MONDAY, May 14, 2018 (HealthDay News) — From 2002 to 2015 there was an increase in reported cannabis use among parents with children in the home, according to a study published online May 14 in Pediatrics.
Renee D. Goodwin, Ph.D., M.P.H., from the City University of New York in New York City, and colleagues examined changes in the prevalence of any cannabis use and daily cannabis use among parents (identified as cigarette smokers or nonsmokers) with children at home. Data were obtained from the National Survey on Drug Use and Health from 2002 to 2015. The researchers did not have information on the method of cannabis use (i.e., smoking versus edible forms).
The researchers found that from 2002 to 2015 there was an increase in past-month cannabis use among parents with children in the home, from 4.9 to 6.8 percent, whereas cigarette smoking decreased from 27.6 to 20.2 percent. Over the same time period there was an increase in cannabis use, from 11.0 to 17.4 percent among cigarette-smoking parents, and from 2.4 to 4.0 percent among non-cigarette-smoking parents. Compared with nonsmokers, cigarette smokers more often had cannabis use (17.4 versus 4.0 percent; adjusted odds ratio, 3.88) and daily cannabis use (4.6 versus 0.8 percent; adjusted odds ratio, 3.70). From 2002 to 2015 there was a decrease in the overall percentage of parents who used either cigarettes and/or cannabis (from 29.7 to 23.5 percent).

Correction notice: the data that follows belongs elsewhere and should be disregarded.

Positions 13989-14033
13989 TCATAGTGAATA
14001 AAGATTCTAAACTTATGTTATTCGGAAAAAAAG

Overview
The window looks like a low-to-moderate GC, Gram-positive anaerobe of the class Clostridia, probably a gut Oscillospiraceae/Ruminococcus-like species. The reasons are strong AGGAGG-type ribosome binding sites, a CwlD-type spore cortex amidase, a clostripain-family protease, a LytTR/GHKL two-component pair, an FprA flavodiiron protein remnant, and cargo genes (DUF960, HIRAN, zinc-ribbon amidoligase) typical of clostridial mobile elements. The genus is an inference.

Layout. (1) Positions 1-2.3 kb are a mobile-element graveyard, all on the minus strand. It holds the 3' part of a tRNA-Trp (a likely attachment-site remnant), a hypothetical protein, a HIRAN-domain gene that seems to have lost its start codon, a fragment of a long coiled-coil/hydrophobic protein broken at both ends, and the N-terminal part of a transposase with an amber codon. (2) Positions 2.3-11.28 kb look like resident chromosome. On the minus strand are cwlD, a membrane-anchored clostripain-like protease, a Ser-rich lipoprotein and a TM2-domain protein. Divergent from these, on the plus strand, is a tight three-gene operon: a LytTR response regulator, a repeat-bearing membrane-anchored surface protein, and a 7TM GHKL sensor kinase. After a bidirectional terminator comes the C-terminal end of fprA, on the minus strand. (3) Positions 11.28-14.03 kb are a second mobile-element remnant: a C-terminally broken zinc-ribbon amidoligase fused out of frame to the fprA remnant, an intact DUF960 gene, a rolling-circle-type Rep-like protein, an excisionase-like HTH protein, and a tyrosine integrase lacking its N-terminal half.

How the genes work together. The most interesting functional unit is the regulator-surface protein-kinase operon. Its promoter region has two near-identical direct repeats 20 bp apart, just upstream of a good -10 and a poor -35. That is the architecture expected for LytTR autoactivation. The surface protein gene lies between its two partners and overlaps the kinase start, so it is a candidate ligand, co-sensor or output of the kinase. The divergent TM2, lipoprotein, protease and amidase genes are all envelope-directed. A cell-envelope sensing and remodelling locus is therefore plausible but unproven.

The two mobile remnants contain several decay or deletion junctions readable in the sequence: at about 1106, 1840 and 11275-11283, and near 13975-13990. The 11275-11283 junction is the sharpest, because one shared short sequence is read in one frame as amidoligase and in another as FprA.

“Efforts to decrease secondhand smoke exposure via cigarette smoking cessation may be complicated by increases in cannabis use,” the authors write. “Educating parents about secondhand cannabis smoke exposure should be integrated into public education programs on secondhand tobacco smoke exposure.”
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